Bristol’s Watershed Arts Centre was recently censured by the Charity Commission for failing to observe political balance in its programming.
From recent activity it’s not clear it’s learned the lesson.
Watershed is run as a charity which means it has to follow rules on political neutrality. It also receives substantial public funding from Bristol City Council, the Arts Council and the National Heritage Lottery Fund amongst others. It’s a substantial operation turning over £5 million per year.
The complaint that led to the reprimand focused on their ‘annual’ Palestine Film Festival which is actually more frequent than that; with subsidiary Palestine Film festivals during the year. The tone is monotonous anti-Israel activism.
The Senior Charity Commission Case Officer Mazeda Alam told Watershed that:
the charity has either strayed into political activity, or has enabled this perception to be reached, through events such as the opening night of the 2012 Palestinian Film Festival . We consider that the discussion as recorded on the transcript you provided was not representative of the divergent views on the subject, and that it strayed away from content related to the charity’s objects (film as visual art) into expressions of political views.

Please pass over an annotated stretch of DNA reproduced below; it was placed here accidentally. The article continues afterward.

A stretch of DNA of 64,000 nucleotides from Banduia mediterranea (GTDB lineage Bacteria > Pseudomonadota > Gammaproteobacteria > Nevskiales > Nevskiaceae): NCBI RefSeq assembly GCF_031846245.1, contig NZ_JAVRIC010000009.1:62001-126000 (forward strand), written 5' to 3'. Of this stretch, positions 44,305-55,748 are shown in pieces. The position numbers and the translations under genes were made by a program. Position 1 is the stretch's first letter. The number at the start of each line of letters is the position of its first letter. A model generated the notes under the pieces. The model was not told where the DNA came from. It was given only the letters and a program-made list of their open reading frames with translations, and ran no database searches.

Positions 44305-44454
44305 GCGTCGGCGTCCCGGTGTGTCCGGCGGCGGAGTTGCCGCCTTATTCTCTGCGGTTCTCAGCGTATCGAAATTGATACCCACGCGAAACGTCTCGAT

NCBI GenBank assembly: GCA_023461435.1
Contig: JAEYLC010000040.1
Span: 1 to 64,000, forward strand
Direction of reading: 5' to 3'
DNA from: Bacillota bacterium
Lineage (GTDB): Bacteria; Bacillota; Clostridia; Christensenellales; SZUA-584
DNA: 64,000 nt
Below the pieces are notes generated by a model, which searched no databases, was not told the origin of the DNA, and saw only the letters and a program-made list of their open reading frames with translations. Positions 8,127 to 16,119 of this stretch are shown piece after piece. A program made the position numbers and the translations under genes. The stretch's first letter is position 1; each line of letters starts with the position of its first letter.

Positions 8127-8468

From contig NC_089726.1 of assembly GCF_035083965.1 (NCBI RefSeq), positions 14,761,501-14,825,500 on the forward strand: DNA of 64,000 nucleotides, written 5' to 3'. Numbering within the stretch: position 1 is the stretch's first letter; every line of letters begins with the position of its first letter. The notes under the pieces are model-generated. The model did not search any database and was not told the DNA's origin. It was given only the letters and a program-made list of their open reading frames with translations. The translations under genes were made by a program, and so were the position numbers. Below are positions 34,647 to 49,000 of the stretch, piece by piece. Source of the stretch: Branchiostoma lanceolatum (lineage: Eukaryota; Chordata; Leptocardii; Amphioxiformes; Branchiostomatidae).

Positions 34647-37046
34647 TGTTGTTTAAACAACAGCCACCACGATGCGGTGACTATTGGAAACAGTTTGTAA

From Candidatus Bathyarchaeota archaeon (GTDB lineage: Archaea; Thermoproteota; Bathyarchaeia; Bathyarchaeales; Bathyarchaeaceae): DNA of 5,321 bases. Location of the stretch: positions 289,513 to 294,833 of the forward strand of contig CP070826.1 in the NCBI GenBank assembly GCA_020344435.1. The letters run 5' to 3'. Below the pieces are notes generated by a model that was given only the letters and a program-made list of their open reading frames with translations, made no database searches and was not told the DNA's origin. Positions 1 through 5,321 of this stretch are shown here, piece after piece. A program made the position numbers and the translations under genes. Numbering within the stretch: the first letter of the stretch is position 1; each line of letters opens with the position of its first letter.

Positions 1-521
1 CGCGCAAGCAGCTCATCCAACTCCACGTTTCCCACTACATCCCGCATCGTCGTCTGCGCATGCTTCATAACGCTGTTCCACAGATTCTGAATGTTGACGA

Watershed got off lightly; for some reason the charity commission chose not to engage with the following serious allegations:
- A curator who glamourises terrorists (Annemarie Jacir – see p.10 & p.16 of the dossier to the Charity Commission);
- A host who vilifies Jews (Bidisha – see p.9);
- Describing a film which features terrorists as ‘beautiful and intimate‘ (Saken – see p.14);
- A film funded by a terrorist organisation with the screenplay written by a senior member of that terrorist organisation without any context beyond hailing it as a ‘rarely seen gem‘ (PFLP – see p.15);
- Complicity in excluding Israeli funding where it suits them; where the film is not anti-Israel (Encounters v Villa Touma – see p.18);
- Removal of all details of previous festivals to prevent scrutiny. (see p.6)